This blog is my place to vent and share resources with other parents of children of trauma. I try to be open and honest about my feelings in order to help others know they are not alone. Therapeutic parenting of adopted teenagers with RAD and other severe mental illnesses and issues (plus "neurotypical" teens) , is not easy, and there are time when I say what I feel... at the moment. We're all human!

Saturday, December 20, 2008

It's all about trust (now in black and white)


A little while back I was reflecting on how far the children have come, and how well EMDR therapy seemed to be helping Kitty without causing all the behaviors I was warned about. *sigh* Guess I should have knocked on wood or something.

At her last therapy session, Kitty, who has been more and more disregulated lately, stated that she didn't trust me (or anyone) and would never talk about anything in therapy because I was there. This upset me for several reasons.

The biggest was that I thought we'd come farther than that in our relationship, but we seem to have hit a stumbling block. This could have been more for dramatic effect though. She still doesn't like me to touch her in public, but that is probably semi- "normal" teenage girl behavior. Over the last couple of days she has come to me with her problems and illnesses (of course she gets furious if I refuse to solve them or immediately take her to the doctor).

I also wonder if I should be attending all her therapy session. Attachment therapy - of course I go, but I've wondered about the EMDR. I do think that if I didn't go, she'd end up spending the whole time talking about the Jonas brothers or how much she hates Grandma. "Tough sessions" are usually initiated and run by me because I know enough of her history to keep her on track and focused, but she's getting better about avoiding discussing traumatic events. If I bring up an event she claims not to remember it, even if she discussed it passionately a few months before.

As I look back over the past few months, I realize that she isn't dissociating in therapy as much, but she's really avoiding talking about the past too. Don't know if this is because she doesn't trust me (or the therapists) or if it's because she is applying black and white thinking (very common in children like mine with borderline personality disorder characteristics). There seem to be no shades of grey with these two - ever.

Bear does this a lot. People, places and memories are all good or all bad. In therapy with Bear, we were talking about how unrealistic this is. Bear is supposed to be thinking about his relationships with this is mind. We were talking about people in his past and started discussing one of biomom's husbands who'd been particularly violent and abusive. The therapist asked Bear to remember a good thing or time involving the man. Bear mentioned that the man had once taken Bear hunting (Bear loves to hunt - makes him crazy that we don't take him. We can't imagine arming him and Hubby is not a big outdoorsman). Of course Bear mentioned the man had been drinking and Bear was nervous about the man carrying a gun, but apparently other than that the trip was a good memory.

We talked about the revered grandfather, and pointed out how much it must have hurt that the man hadn't taken custody of Bear when he went into foster care, and that the man has/had a drinking problem. I mentioned that former foster dad stopped talking to Bear a couple of months after Bear moved here (and those rare times before that were at the request of the social worker), and how abandoned and hurt Bear felt about this. The therapist commented that he'd never heard anything negative about former foster dad from Bear.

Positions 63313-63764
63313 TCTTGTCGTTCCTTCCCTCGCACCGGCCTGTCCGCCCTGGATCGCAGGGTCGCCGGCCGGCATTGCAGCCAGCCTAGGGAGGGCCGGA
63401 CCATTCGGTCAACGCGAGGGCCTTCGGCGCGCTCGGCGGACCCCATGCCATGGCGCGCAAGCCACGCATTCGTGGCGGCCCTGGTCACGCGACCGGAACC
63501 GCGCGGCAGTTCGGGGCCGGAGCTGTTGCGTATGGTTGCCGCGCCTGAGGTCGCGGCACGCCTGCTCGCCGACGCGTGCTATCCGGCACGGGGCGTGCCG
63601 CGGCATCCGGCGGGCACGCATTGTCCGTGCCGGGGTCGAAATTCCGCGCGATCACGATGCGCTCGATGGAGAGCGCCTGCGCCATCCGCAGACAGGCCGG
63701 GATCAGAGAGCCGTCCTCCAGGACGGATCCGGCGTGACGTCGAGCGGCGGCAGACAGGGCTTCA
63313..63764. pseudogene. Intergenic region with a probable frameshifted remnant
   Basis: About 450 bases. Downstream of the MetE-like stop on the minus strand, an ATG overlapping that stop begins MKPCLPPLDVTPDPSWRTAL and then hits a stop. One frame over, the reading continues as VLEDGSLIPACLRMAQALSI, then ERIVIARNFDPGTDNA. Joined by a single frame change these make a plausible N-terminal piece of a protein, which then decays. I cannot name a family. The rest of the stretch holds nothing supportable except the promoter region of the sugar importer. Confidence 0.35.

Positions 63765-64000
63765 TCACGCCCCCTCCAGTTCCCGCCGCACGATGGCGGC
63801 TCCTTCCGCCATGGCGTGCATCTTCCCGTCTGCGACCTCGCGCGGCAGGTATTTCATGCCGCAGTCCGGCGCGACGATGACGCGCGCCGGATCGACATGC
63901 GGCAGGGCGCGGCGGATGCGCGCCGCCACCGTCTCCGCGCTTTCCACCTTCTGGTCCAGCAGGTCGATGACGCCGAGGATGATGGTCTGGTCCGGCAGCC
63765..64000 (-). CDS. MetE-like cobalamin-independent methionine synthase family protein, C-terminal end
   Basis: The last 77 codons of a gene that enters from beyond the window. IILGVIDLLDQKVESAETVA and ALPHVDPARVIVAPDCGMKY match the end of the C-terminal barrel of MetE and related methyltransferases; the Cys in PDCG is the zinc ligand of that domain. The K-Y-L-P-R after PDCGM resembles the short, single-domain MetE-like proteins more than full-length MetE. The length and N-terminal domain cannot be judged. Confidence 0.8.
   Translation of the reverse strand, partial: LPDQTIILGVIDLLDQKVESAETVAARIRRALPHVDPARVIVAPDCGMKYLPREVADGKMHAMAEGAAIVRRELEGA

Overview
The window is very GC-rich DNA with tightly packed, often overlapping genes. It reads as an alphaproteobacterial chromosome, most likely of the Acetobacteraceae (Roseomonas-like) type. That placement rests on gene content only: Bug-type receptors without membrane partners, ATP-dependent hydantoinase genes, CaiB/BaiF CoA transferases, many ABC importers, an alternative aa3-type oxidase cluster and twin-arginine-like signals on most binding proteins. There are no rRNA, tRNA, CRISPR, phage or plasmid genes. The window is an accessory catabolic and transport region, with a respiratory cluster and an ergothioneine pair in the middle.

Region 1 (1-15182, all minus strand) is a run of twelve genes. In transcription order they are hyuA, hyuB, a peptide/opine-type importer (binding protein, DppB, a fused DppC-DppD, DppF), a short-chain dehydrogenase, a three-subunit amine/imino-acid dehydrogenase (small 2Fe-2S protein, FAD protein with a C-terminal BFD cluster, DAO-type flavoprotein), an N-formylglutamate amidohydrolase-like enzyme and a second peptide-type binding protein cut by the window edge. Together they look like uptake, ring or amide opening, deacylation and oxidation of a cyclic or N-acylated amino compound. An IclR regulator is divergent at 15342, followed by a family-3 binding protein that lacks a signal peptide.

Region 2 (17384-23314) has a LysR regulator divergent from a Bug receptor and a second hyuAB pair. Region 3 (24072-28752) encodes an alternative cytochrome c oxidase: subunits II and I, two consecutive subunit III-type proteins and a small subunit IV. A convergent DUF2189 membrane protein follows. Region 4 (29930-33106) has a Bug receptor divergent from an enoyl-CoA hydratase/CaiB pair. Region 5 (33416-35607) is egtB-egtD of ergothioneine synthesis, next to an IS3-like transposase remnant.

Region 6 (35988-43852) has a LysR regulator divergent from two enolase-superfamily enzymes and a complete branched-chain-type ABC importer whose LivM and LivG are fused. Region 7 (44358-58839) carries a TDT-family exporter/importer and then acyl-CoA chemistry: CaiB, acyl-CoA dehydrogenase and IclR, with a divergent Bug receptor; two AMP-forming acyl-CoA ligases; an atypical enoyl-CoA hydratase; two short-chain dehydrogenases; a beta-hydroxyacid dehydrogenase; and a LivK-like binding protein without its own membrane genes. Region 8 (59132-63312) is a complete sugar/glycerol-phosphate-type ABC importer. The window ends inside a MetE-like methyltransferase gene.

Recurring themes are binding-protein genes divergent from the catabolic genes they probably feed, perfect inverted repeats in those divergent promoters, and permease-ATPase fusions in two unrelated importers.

My training as a social worker and adoptive parent has really helped me see the world in shades of grey - to learn and apply what constitutes politically correct behavior - non-judgmental and unemotional analysis of events and people. Good thing I have received so much training in this!
This makes me perfect - and everyone else an evil sinner wanna be. Coal is so much cheaper too!



OK, not really. I really do try to remember to see the world in shades of grey and remember why the children act the way they do and help them become better human beings, but I know they will never be perfect. We just need to continue to do our best, and that is all that can be expected of us.

God is forgiving and merciful, He forgives us when we fall short of the mark. God expects us to strive to do good, but knows that we are but human and imperfect.

Michah 6:8 says :
"It has been told you, O' man, what is good, and what the LORD does require of you, only to do justice, to love mercy, and to walk humbly with your God".

1 comment:

Linda said...

Have you ever thought that you might not have the relationship you want with your children because of the therapy and parenting methods you are using? Attachment Therapy is not lawful in Texas. It is denounced as abusive by the American Psychological Association's Division on Child Maltreatment and by APSAC. These organizations claim Attachment Therapy is not appropriate for any child and advise child welfare workers to investigate where it is used as "suspected abuse." While Attachment Therapy gets a lot of word of mouth and Internet space, you aren't going to find any reputable journal publishing research recommending it. Quite the contrary. And EMDR hasn't been shown to have anymore benefit than just talking to a therapist. This is quackery -- expensive quackery. Your family has been exploited by it. You should know that any of your children treated with Attachment Therapy will have grounds to sue you and your husband on reaching age 18.